Academic journal article Contemporary Economic Policy

The Sources of Growth at Different Stages of Development

Academic journal article Contemporary Economic Policy

The Sources of Growth at Different Stages of Development

Article excerpt

What separates wealthy nations from poor ones is one of the oldest and most fundamental questions in economics. But it has only been in recent years, with the development of powerful computational techniques and data sets, that empirical analysis of growth and why it happens (or, more revealingly, does not happen) has taken off. A common technique in this analysis has been cross-country regressions in which national economic performance, typically growth in per capita product, has been used as the dependent variable. Among the pioneering work in this regard is Barro (1991). The technique has also been applied to investigate derivative issues such as foreign aid (Burnside and Dollar 2000) and the effects of an open economy (Rodriguez and Rodrik 2001; Sachs and Warner 1995).

Yusuf and Stiglitz (2000) lay out what we know about achieving modernization in light of this empirical revolution, which they refer to as the settled issues in development economics. Among them are the importance of physical and human capital accumulation (including not just education but knowledge available nonrivalrously to all and produced by activities such as scientific research), low inflation, open trade, clean governance, secure property rights, flexible labor markets and provision of social safety nets. Other issues, for example, the role of industrial policy, remain unsettled.

But a tacit assumption of much of this empirical growth literature, as well as the aforementioned theoretical consensus, is catholicity--the notion that whatever the sources of growth, they operate identically in all countries, be they highly advanced or pre-industrialized. The growth process is assumed to be the same in Sweden as it is in Bangladesh, with only parameter values distinguishing the two. Typically this assumption plays out when data from all nations are thrown into a single cross-country growth regression covering all levels of per capita income.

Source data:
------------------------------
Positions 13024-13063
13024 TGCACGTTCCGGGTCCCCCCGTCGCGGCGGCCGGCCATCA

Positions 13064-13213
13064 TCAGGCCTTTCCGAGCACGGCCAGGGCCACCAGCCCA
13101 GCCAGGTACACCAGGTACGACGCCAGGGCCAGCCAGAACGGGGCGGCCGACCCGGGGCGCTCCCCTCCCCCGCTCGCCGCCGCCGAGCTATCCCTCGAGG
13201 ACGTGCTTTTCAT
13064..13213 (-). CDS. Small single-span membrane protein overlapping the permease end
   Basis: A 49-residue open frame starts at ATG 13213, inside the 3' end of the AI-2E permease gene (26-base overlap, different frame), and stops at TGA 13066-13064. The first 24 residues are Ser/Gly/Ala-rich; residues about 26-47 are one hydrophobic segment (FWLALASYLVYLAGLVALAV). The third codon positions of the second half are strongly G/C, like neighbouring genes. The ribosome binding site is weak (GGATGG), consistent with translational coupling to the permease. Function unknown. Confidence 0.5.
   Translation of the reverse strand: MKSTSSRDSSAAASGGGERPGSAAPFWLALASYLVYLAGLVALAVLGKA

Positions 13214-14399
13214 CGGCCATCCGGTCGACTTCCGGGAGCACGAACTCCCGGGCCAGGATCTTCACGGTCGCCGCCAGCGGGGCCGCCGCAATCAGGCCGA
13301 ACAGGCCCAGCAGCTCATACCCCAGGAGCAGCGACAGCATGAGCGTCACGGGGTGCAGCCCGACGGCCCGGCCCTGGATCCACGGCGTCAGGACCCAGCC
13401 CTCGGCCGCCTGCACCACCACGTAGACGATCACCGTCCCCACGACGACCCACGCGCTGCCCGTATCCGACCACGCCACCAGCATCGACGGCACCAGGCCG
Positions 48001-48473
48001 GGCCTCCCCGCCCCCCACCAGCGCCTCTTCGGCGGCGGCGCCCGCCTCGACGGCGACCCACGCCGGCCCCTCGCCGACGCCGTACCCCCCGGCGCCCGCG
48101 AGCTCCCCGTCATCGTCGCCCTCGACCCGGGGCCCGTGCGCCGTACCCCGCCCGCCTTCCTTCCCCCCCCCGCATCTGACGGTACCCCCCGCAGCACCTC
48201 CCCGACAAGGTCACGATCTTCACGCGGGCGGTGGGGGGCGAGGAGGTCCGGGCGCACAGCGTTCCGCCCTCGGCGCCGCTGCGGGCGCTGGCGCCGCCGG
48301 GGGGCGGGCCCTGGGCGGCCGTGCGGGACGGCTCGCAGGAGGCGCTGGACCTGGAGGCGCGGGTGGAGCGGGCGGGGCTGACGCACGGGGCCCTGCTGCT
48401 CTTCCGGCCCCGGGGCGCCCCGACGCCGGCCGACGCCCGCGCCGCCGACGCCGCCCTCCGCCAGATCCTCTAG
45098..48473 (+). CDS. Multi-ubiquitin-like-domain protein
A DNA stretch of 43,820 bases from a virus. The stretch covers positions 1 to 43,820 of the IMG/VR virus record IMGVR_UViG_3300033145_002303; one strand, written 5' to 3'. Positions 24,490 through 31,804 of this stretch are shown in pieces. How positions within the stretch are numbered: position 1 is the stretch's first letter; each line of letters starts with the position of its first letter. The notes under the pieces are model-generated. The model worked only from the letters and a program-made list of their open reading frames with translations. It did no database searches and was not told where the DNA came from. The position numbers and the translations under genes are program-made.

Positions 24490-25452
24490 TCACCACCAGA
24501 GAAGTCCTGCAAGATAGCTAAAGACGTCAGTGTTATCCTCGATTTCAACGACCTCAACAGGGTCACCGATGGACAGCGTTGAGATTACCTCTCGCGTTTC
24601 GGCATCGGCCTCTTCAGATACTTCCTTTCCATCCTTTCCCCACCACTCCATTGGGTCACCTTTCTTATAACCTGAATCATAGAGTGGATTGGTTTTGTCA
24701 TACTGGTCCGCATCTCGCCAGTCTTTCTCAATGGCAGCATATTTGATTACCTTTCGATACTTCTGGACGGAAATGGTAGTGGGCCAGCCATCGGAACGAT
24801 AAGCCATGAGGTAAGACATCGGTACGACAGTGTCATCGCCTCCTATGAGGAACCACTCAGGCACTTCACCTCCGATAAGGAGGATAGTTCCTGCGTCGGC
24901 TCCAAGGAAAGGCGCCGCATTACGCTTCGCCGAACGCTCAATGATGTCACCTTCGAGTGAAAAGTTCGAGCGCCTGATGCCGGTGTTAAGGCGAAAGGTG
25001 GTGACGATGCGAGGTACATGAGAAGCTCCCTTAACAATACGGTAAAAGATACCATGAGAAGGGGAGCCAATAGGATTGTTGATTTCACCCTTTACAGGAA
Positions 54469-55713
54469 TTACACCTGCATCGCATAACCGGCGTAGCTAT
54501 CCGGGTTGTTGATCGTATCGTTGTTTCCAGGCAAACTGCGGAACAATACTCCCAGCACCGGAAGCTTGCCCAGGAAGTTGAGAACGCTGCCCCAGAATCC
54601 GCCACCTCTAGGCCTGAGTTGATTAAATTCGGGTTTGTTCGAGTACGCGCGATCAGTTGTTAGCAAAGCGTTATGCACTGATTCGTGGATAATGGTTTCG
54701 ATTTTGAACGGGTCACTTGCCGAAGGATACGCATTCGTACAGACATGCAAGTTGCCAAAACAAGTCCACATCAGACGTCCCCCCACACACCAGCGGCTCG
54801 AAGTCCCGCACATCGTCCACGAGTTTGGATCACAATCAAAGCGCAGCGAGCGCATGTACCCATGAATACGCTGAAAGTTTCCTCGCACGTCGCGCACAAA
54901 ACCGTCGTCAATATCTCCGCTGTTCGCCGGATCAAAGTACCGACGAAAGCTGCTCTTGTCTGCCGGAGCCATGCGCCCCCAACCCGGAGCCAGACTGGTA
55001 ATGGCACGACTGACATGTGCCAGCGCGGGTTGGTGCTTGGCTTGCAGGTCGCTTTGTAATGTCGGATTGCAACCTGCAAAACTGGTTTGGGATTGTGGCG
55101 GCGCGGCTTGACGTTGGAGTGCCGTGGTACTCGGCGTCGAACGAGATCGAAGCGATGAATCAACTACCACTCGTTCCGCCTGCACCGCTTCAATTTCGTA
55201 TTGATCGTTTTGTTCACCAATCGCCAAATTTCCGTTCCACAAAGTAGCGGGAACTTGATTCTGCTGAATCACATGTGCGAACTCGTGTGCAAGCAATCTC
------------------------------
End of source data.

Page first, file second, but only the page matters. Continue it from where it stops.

This article investigates whether the findings of the growth literature are common to countries at different levels of per capita income. The results provide some insight with respect to proper sequencing of reforms when political constraints exist, and explain some of the stylized facts of development and the politics of international trade. Section I describes the econometric problem and some of the theoretical controversies in the literature its resolution might address, sections II-IV contain the empirical results, and section V draws some implications.

I. GROWTH NONLINEARITIES

The approach bears some similarity to Barro (2000a). There is a production function that relates potential output to a vector of inputs. At the same time, societies face constraints, imposed by government or beyond their control, that limit the efficiency of input conversion, and hence cause output to fall short of the production frontier. To the extent that these constraints are the results of policy choices, such choices thus have costs that may or may not be worthwhile but must be accounted for in understanding growth. Actual output then depends on available resources and the choices that have been made or the constraints that are faced with respect to macroeconomic management, political stability, and so on. These serve to limit actual output below the potential derived from the production technology.

An issue of interest is whether the resources available and the choices made have different effects at different levels of this function. Government spending, for example, is sometimes both in theory (Krichel and Levine 2001) and empirically (Barro 1991, 2000a; Tavares and Wacziarg 2001) shown to be negatively related to growth. Do advanced societies more frequently fall into factional warfare over government spoils to such an extent that they cripple the economy's productive capacity (Olson 1982)? Or is there a rent-seeking trap visible in government spending (or in economic distortions) that tends to affect the poorest countries most (Krueger 1974)? …

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